Have you ever had this experience when you started an activity an then you realize that you might not really be very good at it. For example, you might have a friend who is doing the same thing, probably with less effort and who is getting better with time. And so for me, I started from that idea that I wanted to know that when it comes to exercise what is it that would work best for me. So for example, I wanted to know if I have potentially any advantages in certain types of exercise versus other where I should probably not be perusing some types of exercise where i might not have a lot of advantages. And so I thought there is probably two ways to study this so the first one is the theoretical approach. And so here is what we know is our bodies response to exercise, depends on factors that are very specific to us. So for example, you can look at your genes, you can look at your environment. So what you eat, how you sleep. But then you look at the latest research but then become quickly a difficult exercise. So it’s hard to know exactly with a high level of precision what type of exercise might work best for you. So what I thought was self-experimentation. And so, before I get to that, so when it comes to physical activities there’s two things that actually we’re going to focus on. So and generally people tend to be better at one versus the other. So the first one is strength which can be measures with muscle mass, and the second one is endurance, so it includes activities like long-distance running for example. And so what I did here is that I tracked my exercise activity by type, so strength versus endurance and at the same time I tracked my fitness data. And how I did it I alternated between periods of strength exercise, training, and then periods of long distance running for example. And I get the spreadsheet of what I did and when I did it, and I used a number of tracking devices; a lot actually but here I’m going to focus on two. So the first one was to measure strength, so this includes body fat and muscle mass, and the second one to measure endurance is mostly (strength?), run or race results. So I’m going to start with this graph and what this represents is my weight actually and it includes two elements. The first one is body fat which you see in green at the bottom and the second one is lean mass. And so as you can see there are periods where the body fat drops a little bit right, and then it picks up. And so then it goes on and on. So what I wanted to do was to compare this with my exercise data and see how exercise actually effected my – in the case of strength affected my body fat percentage. And so we move here for example, I started earlier this year with long distance running, and then towards May early May I switched to strength. And then after a few weeks we see is that I have a drop in body fat percentage from 29 % to 25%, which I thought was pretty good because you know, after a few – two months and a half we see certain results. And then after that we see an increase so what happened is I switched to different types of exercise. So I stopped doing strength training and I switched to long distance. And it goes on and on and it’s the same. So for example, recently so up until yesterday, recently I started in November against strength training and then we see the body fat percentage drop. So this leads me to understand or realize that I might be a high responder when it comes to strength training meaning that we see results. Now the second element remember was endurance right, and so this is the entire view. So I also (named it? 04:11) and as you can see I did periods where I was doing a lot of long runs, and so you would think with this effort might see a little bit of results. But what happened is that the circles there they actually represent my half marathon times. So I started earlier this year and would run 54, so one hour 54 and with all this training I got actually worse a little bit, so one hour and 59 which is actually what I was doing last year and before so not a lot of improvement even though I was trying. So as a conclusion what I learned is that it might be that in terms of strength training I might be a high responder meaning that we see results. Whereas with endurance training well I mean if I want to do it as an activity I could, but I probably should not be very disappointed if I don’t see a lot of results because I just might be a low respondent.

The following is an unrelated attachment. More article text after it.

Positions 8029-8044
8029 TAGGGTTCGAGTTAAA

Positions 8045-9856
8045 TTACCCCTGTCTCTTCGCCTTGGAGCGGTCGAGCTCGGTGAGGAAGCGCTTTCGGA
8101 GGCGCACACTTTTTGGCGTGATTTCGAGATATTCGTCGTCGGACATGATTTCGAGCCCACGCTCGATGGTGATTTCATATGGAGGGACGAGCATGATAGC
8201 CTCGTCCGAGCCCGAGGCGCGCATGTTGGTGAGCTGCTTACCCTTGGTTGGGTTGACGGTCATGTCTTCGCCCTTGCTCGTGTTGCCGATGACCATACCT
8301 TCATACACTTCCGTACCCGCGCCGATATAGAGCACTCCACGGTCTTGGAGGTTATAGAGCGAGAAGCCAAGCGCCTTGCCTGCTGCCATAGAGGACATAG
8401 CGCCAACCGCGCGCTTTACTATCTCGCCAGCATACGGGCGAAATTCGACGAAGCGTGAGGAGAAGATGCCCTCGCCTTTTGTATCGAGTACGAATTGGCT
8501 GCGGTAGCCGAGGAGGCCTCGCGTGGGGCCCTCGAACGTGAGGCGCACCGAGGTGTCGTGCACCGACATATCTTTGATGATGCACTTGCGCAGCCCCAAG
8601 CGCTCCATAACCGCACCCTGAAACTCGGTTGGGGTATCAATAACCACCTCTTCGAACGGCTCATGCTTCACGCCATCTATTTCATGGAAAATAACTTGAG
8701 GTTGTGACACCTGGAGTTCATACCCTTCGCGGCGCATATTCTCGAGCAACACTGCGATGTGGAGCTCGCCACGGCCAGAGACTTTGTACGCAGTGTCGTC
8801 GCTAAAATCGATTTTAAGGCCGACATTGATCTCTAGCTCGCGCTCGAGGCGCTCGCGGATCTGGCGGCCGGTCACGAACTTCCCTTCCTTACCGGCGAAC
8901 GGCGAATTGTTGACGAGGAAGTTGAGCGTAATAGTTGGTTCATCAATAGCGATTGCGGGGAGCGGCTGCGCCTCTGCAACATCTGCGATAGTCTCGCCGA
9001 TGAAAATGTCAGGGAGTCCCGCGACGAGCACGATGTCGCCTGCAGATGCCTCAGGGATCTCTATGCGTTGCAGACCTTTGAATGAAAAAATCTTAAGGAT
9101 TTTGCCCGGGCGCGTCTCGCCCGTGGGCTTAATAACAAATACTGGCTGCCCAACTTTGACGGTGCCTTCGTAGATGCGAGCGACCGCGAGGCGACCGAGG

Thank you.

About the presenter[edit | edit source]

Laila Zemrani gave this talk.